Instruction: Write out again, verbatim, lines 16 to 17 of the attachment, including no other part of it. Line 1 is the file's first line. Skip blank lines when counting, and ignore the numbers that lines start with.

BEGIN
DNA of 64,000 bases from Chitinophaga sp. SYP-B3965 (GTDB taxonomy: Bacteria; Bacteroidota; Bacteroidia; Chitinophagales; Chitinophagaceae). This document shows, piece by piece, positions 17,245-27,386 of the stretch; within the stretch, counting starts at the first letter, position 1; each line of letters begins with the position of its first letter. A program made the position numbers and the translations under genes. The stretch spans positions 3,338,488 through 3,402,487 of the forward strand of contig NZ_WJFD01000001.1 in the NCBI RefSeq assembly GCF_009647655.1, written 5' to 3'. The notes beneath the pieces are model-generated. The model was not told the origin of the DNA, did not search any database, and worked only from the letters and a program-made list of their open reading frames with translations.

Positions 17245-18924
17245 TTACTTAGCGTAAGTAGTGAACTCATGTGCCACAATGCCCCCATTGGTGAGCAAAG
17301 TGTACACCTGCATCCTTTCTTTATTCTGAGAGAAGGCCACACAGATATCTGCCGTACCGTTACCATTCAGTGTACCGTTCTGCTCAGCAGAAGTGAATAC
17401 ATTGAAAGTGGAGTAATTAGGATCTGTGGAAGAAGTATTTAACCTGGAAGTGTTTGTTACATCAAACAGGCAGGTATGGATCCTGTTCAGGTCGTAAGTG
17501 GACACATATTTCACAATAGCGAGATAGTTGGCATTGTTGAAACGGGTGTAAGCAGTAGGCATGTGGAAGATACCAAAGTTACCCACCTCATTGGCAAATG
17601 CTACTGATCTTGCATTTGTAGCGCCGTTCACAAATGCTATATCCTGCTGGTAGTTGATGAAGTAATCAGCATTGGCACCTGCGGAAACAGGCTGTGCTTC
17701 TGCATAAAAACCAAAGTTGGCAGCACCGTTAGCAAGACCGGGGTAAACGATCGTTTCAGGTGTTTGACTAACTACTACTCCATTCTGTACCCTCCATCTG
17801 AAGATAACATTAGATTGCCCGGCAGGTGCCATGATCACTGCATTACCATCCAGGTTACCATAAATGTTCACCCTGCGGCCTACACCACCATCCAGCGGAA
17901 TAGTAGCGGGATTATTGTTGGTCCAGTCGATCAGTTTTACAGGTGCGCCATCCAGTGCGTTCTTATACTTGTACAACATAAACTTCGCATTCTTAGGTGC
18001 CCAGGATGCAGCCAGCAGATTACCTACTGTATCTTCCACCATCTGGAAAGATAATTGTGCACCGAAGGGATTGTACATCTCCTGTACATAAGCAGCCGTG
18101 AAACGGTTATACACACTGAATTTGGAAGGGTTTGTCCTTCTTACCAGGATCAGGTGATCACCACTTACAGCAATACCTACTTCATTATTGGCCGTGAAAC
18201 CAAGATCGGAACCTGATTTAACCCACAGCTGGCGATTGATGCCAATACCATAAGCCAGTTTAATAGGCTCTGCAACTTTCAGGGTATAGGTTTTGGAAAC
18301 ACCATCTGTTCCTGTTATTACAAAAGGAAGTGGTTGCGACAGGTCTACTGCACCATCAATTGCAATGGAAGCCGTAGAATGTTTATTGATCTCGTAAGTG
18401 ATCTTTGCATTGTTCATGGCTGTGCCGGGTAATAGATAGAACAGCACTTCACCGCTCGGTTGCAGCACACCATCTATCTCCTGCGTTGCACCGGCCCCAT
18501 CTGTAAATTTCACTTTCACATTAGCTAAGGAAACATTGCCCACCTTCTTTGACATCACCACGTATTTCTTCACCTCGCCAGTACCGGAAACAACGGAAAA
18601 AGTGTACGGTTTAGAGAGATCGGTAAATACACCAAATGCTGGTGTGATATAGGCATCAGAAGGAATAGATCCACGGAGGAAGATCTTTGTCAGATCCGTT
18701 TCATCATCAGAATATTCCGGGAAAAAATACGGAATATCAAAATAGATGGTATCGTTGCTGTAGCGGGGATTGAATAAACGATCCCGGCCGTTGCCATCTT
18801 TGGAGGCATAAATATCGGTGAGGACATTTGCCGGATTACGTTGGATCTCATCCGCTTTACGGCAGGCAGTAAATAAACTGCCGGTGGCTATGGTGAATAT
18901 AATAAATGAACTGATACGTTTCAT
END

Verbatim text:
18501 CTGTAAATTTCACTTTCACATTAGCTAAGGAAACATTGCCCACCTTCTTTGACATCACCACGTATTTCTTCACCTCGCCAGTACCGGAAACAACGGAAAA
18601 AGTGTACGGTTTAGAGAGATCGGTAAATACACCAAATGCTGGTGTGATATAGGCATCAGAAGGAATAGATCCACGGAGGAAGATCTTTGTCAGATCCGTT